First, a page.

What can be said about Oodnadatta that hasn't been said before. Most Australians will be aware of the iconic Oodnadatta Track, a trading route older than European settlement, used by local Aborigines, then explorer John Stuart and also the famous Ghan Railway. The natural springs that lines the route provides life-sustaining water for travellers in a stunning, semi-desert environment.
Perhaps mention should be made of the 'Pink Roadhouse' - the isolated, outback service station has graced many postcards and filled endless empty fuel tanks and stomachs. Their "Mission Bloody Statement: To provide travellers with correct, up to date, toll free phone information for enjoyable access to an area Australians are yet to learn to love."
You may be aware of Oodnadatta's strong ties to the Afghan Camel Trains of yester-year who provided essential supplies to towns and pastoralists in this remote northerly region of South Australia.
You have possibly heard of Oodnadatta's atrocious summer temperatures. The town holds record for the highest ever recorded temperature in Australia - 50.7°C. As this article is written Oodnadatta's midday temperature is 43.2°C and expected to pass 45°C later in the day.
What you may not know about Oodnadatta and Australia in general, is that the colony had a reputation for the odd bit of cannibilism. It's a debate that has raged between historians and the descendants of Aboriginal groups for over a century, but there are hundreds of documented cases indicating that the practise occurred as a result of religious and cultural beliefs and plain old starvation.
Looking around Oodnadatta it's not hard to believe that people could be driven to eating each other out of pure nesseccity. The Simpson Desert is an unforgiving place and it displays a lack of generosity when revealing edible vegetation and water.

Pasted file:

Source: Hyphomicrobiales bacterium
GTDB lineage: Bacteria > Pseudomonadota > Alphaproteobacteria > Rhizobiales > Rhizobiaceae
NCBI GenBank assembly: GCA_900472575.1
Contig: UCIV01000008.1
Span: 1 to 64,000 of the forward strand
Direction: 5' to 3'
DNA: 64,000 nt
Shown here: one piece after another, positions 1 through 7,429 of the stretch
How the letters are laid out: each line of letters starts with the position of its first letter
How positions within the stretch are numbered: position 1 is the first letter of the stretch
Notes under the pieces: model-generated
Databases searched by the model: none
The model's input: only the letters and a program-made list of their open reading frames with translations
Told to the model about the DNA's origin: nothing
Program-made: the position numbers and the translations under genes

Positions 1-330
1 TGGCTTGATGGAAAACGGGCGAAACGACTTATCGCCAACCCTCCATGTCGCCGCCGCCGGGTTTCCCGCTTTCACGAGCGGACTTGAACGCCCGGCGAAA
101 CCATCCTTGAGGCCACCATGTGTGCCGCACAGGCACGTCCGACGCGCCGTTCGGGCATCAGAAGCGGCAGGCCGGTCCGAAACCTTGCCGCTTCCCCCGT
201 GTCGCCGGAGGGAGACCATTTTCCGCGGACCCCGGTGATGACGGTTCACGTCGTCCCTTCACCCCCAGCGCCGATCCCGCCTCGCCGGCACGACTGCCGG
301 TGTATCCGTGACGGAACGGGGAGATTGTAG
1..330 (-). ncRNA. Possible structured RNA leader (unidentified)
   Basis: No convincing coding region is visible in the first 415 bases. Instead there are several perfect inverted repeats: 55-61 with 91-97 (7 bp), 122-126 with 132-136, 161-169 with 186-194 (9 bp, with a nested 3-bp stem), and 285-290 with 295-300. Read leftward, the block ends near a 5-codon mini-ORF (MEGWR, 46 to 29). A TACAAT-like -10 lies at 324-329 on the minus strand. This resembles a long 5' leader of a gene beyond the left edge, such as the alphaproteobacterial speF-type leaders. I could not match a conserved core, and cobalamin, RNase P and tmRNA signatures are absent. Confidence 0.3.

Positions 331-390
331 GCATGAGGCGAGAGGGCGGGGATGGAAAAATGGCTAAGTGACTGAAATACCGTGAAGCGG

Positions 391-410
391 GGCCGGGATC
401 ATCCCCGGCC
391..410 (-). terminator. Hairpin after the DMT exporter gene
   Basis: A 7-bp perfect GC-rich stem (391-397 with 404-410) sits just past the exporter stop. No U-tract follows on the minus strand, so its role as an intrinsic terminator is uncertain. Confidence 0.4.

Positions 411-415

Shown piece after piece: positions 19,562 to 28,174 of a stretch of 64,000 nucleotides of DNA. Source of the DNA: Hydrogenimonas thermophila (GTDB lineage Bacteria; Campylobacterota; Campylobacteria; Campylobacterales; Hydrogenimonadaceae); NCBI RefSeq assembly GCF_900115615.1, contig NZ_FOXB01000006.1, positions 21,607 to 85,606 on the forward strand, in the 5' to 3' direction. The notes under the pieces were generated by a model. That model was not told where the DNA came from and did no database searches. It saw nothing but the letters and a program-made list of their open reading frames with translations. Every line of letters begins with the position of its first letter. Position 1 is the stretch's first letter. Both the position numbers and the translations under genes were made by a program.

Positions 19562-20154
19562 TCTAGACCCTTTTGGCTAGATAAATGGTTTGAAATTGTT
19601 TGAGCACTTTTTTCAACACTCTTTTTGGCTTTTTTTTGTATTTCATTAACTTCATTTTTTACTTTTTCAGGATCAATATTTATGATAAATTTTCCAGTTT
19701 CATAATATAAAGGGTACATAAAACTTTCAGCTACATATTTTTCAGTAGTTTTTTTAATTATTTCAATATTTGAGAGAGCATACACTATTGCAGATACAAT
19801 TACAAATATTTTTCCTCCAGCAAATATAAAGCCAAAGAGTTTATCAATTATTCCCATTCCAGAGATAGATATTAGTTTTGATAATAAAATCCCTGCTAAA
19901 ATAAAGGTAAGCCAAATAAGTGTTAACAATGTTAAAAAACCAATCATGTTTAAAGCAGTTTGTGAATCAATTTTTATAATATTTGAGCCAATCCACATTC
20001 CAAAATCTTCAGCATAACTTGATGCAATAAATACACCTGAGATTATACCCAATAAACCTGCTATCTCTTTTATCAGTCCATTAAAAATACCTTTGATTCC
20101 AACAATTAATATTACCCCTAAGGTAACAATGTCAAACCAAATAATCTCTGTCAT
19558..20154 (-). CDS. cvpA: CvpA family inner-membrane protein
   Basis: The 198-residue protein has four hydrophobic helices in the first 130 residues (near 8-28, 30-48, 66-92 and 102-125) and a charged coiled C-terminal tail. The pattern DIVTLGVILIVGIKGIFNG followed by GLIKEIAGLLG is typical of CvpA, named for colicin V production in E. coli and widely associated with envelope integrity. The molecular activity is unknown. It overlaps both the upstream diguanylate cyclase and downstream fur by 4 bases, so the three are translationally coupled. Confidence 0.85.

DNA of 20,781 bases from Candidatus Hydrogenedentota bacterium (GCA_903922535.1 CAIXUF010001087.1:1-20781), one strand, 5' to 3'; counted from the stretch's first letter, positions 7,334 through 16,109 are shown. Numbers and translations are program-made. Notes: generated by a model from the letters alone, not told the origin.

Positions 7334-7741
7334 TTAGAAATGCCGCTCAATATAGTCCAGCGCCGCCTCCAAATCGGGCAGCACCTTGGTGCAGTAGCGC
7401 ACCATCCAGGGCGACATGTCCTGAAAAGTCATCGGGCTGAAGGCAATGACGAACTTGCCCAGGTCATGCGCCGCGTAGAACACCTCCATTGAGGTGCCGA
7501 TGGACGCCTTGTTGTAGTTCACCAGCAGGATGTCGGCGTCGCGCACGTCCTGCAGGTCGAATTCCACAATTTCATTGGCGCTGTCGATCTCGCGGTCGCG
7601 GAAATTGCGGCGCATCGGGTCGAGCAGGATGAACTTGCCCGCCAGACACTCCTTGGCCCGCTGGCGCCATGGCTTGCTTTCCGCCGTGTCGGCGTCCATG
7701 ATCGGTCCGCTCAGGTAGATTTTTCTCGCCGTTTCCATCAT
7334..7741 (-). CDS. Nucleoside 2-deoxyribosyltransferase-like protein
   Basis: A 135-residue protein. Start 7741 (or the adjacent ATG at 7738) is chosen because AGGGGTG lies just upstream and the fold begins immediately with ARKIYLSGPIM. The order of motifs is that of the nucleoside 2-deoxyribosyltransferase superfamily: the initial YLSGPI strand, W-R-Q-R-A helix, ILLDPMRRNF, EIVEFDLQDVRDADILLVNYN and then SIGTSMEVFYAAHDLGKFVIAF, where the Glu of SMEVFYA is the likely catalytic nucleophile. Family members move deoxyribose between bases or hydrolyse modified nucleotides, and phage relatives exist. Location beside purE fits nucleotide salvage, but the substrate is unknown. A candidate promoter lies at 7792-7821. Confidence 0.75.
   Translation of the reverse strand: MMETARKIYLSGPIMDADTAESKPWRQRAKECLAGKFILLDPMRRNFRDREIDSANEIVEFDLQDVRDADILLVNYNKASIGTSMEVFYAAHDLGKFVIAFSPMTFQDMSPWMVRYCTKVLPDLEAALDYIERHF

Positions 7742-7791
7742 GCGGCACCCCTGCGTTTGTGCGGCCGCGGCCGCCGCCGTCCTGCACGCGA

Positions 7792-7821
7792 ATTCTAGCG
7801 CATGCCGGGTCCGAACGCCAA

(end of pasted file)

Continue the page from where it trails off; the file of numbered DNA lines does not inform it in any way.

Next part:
We're not suggesting that prior to European settlement that the indigenous people around Oodnadatta ran around eating each other on a regular basis but an observer in the 1920 Portland Guardian indicates that it may have occurred. Of course, it could all be based on colonial mythology -
"...For some years Captain A. S. White has been exploring unknown Australia, and the account of his adventures by Dr R. W. Schfeldt in 'Travel', introduces to general readers a new group of odd fellow-citizens of this diversified world. Resident in Oodnadatta, a hitherto unexplored part of northwestern Australia, these odd people, to anybody but themselves, never have need to worry about the high cost of clothing; red ochre answers the purpose, and to paint oneself occasionally takes less time than dressing and undressing at least once every 24 hours, Here the men wear their hair long, and the women wear their hair short; and a man would feel eccentric, and be so regarded by others, who failed to follow the fashion of wearing the wing bone of a buzzard, or perhaps an ornamental stick, pierced through his nose. They proved a friendly people to the explorers, and made no hostile demonstration with the thick sticks, sharpened by fire, which serve them as weapons; and - they attracted admiration by their physical development, their agility, and the remarkable degree to which they had developed the sense of sight and hearing. All in all, they seemed a happy sort of people, fond of their children, with whom the men spent a good deal of their time playing games, which on examination are found to be educational, according to local ideas, and therefore oddly suggestive of the kindergarten in more complex communities. A roving people, their homes in wet weather are temporary shelters somewhat like the tepees of the North American Indians. And sometimes, one regrets to add, they eat their enemies."
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